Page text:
Effective editorial leaders socialize with their teams. They listen, and they communicate openly and honestly with team members both in and outside the office.
Rebecca Dyer, a copy editor at the Arizona Republic, David Brindley, the senior vice president and managing editor of National Geographic Magazine, Teresa Schmedding, managing editor of Rotary International, and David Yontz, senior editor of Creators Syndicate, spoke about the techniques that can maximize the performance of editorial teams. They aimed to show the audience how to lead from the heart, and not just be known as “the boss.”
Being social with team members is key, Yontz said. That doesn't mean that leaders need to be best friends with everyone at work, but it does help to get to know employees on a more personal level.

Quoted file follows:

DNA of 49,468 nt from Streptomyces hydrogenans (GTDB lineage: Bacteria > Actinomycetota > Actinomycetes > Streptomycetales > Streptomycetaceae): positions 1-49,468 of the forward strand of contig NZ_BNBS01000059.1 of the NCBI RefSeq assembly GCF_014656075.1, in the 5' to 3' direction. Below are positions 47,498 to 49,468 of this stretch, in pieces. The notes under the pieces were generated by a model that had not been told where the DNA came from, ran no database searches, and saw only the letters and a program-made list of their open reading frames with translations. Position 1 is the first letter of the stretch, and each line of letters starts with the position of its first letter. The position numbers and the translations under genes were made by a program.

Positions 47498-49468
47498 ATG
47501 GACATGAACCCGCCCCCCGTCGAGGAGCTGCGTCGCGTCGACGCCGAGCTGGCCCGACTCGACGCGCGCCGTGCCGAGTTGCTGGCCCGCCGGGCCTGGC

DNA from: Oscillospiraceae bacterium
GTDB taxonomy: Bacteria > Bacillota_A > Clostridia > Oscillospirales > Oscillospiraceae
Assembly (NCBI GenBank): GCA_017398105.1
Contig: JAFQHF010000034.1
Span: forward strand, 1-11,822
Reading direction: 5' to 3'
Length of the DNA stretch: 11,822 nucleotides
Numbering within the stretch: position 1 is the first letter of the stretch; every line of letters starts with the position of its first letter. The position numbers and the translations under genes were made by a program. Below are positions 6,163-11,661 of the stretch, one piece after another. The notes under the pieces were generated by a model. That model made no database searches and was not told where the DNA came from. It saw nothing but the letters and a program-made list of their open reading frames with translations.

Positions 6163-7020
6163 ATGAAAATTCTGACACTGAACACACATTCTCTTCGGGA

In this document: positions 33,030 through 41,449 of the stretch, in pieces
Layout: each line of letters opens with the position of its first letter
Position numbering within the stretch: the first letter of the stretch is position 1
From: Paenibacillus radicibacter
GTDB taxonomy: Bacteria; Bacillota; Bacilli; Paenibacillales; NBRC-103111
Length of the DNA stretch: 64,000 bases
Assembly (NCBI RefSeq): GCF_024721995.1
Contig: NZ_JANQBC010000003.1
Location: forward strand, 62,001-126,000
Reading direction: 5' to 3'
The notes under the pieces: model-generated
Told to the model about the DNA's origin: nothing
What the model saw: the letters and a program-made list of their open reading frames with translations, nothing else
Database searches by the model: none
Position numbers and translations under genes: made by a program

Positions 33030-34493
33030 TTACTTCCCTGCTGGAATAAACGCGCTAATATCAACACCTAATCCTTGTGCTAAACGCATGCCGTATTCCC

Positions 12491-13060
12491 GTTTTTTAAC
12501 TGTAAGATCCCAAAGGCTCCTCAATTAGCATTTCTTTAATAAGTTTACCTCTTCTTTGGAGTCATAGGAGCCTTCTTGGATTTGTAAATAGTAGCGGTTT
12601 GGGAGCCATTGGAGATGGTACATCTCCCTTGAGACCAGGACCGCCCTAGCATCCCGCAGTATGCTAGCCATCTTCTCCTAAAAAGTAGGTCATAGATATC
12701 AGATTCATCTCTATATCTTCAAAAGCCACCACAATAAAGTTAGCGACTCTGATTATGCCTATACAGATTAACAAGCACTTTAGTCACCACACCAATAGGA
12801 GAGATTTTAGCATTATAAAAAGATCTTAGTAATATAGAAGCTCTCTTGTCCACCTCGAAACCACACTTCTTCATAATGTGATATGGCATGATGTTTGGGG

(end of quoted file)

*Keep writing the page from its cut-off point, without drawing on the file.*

“I do recommend being social outside of work,” Yontz said. “Listen to everything they (employees) say.”
Schmedding encouraged communication and listening to your employees. “My management style is open-door,” Schmedding said.
“I don’t think you can over communicate,” Dyer said. “Let your people know what’s going on. Be there for the team.” Dyer encouraged all the leaders in the room who work remotely to send out digital emails and newsletters. The key? To let your team know that you exist.
As the session came to an end and audience questions were answered, the most important takeaway from “Leadership in the Workplace” became clear: Teams work well when they communicate.
(Header photo ONA USFSP/Amanda Drapiewski)